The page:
* Keep an eye on the car behind you (bit difficult when you're trying to merge into traffic).

    Beyond that, I really don't think there's much you could've done. Sometimes things happen. Considering he definitely saw you, I don't think being lit up like the sun would have helped.

    Well done for keeping your bike upright! :applause:
  6. Doesn't sound like much could be done. I will admit to having almost run up other people in similar circumstances - see them move, check traffic and go myself, only to find that they stopped in front.

    This morning I was almost hit from behind as well. Coming down the monash (towards city), just past Warrigal road traffic always backs up (still moving around 40-50). I slowed, the person behind me didn't slow and almost ran up me. Fortunately I saw the driver coming and ended up lane splitting to 'get away'. (which, in itself wasn't so great because there was a police car a few vehicles ahead... Oh well, I guess I will wait and see if I receive anything in the mail).

    In short - try to be predictable, and always be aware!
  7. I've seen several people watching right, rear end someone who hessitated.

    I make a point of not even bothering to look right until I am first in the queue and stopped at the white line.

    It encourages a proper stop for a couple of seconds rather than a roll-through that most drivers seem to use these days.

    And yes, i've been bumped too (however, at a roundabout) for the same reason... they were looking right and thought i'd gone :/
  8. Rob, don't you have a photo in your Slip Sliding Away link titled "Banged up Bag"?
    I'm seeing a pattern here... :wink:
  9. i think your fault was 'making a move'. i bet he assumed that you've moved out from the quick glance, and he gave a glance to check if there is oncoming traffic.
  10. Well done keeping it rubber side down. Have a good check of the bike/back wheel etc.

    If nothing else the cage driver will have a good think about stopping in future.

    Welcome to NR too.
  11. Sarz, I think I'd like to buy you a drink for the chuckle you just gave me. Taaa for that! :LOL:
  12. Glad to be a source of your entertainment Rob :wink:

    Drink I can do, but be warned - I have a tendency to not stop at one... \:D/
  13. If he hit your rear wheel, make sure you get your shock and swingarm checked thoroughly and make sure everything is still in alignment.

    BTW - the title of this tread is an absolute hoot! Then you read the first line.....HA HA!! :LOL: :LOL: :LOL: :LOL:
  14. Try not being a sitting duck for the comatose cagers, getting shunted is my number1 concern, so if the coast is clear - gun it, every time.
  15. Lucky you were able to keep control of the bike and not have it smash on the road. He stuffed up and its not your fault.
  16. :rofl: I couldn't resist this thread when I saw the title. :LOL:
    I'd say if you can't avoid it just hope you get a reach around. :LOL:

    I don't think there's anything you could've done mate. It's rare to have an accident where there was no way to prevent it but in this case it was all the driver's doing. Plain and simple bad luck on your part but congratulations on not dropping the bike. :)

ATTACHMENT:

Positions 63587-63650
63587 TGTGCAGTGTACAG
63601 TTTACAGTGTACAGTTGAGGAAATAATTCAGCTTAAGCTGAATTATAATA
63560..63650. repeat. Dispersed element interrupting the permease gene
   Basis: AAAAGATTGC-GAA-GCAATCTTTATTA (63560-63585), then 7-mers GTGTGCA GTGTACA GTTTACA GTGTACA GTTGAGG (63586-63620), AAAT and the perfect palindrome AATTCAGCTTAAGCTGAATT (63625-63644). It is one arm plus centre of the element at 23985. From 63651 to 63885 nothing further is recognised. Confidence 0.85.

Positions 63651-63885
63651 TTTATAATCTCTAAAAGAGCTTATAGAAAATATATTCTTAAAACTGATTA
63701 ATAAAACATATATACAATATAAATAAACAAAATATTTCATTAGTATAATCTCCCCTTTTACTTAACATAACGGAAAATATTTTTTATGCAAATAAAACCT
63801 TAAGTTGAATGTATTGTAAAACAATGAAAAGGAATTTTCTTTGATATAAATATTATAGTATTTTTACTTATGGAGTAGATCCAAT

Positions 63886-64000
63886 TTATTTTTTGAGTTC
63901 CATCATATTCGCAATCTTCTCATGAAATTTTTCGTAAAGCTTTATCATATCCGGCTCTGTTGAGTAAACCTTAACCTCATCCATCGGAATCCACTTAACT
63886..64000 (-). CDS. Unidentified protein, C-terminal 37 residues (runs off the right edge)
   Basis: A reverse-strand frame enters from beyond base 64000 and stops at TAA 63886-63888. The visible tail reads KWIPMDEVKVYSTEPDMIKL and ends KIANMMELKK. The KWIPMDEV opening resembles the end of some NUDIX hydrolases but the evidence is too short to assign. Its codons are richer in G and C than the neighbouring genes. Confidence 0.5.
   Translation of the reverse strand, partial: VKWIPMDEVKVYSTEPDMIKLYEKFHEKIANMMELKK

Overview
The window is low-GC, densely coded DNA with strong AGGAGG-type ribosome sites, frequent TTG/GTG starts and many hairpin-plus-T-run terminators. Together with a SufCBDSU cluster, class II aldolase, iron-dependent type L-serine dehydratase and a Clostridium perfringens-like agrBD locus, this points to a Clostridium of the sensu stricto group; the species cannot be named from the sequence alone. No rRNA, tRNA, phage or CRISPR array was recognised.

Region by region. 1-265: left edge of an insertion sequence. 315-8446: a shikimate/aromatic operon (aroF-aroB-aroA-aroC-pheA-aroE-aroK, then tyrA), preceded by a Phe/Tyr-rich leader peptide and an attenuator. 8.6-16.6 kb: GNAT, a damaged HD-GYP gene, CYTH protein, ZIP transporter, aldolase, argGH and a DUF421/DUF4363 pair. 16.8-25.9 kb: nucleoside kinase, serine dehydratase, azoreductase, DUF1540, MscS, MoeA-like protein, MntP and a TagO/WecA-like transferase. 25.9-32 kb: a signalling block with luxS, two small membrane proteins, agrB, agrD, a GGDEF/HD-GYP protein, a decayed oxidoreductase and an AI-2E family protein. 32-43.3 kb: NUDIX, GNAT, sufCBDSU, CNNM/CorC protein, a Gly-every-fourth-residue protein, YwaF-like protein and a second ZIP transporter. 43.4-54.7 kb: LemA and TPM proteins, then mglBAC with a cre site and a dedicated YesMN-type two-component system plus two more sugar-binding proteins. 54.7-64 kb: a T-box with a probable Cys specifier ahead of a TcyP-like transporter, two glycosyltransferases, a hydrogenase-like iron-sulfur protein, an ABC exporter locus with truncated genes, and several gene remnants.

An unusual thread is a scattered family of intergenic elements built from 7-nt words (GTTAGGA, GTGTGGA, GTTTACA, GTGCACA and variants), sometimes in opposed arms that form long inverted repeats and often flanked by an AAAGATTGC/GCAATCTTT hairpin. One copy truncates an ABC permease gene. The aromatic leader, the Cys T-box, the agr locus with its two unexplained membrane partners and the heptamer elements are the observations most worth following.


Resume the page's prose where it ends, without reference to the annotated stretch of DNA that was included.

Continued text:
17. Seriously though, this type of accident is all to common and its because people inisist on travelling in a direction that they are not LOOKING in. I have belted panels for this as there is no excuse. If you are gonna be moving forwards, and not LOOKING forwards, especially when you know that there is a vehicle stationary or quite recently stationary infront of you, better hope that no one has stopped or stalled.

    Of course you need to look left and right to make sure you are clear, but there is no need to be in motion before you have looked forward again. No excuse.

    /end rant (sorry, pet hate.)
  18. /me giggles like a school girl at title and leaves thread.

  19. When i did my learners course the instructor told us a story about an accident like that happening when they were testing the posties. They were in a long line of about 10, and because some of them were too busy looking to the right and then moving before checking if the person in front had gone, there ended up a pile of posties in the middle of the road.

    Ever since then whenever turning left, after seeing the right is clear i always check left before moving, because the vehicle in front may still be there, or there may one coming from the left. If they have to go around a parked behicle and the street is narrow, they'll be on your side of the road, and you will hit them if you don't look. I have had a couple of close calls like that before so I'm careful of that now.
  20. Had this exact same thing happen to me in a Hyundai hatchback, except I was hit by a HUGE Aus Post truck :shock:

    To look back and see then hear the bullbar of a truck coming though your back window is a bloody scary experience. I was shaking so bad I couldn't write down my details to exchange. It was only at slow speed, but all the same, scary.

    As a result, now EVERY time I am doing a left, I completely stop and try to make sure whatever is behind me is stopped also before even looking to the right (when cagers are close behind).

    Also, as someone else mentioned in this thread, its a great idea to not even look to the right until you are at the front of the queue

    Another trick I read somewhere on NR, is to keep your brake light on while taking off (light touch on the rear brake), as while its on, the cagers brains think your still stopped. I haven't mastered this yet, but working on it.

    Glad you kept it upright, and that your all right :grin: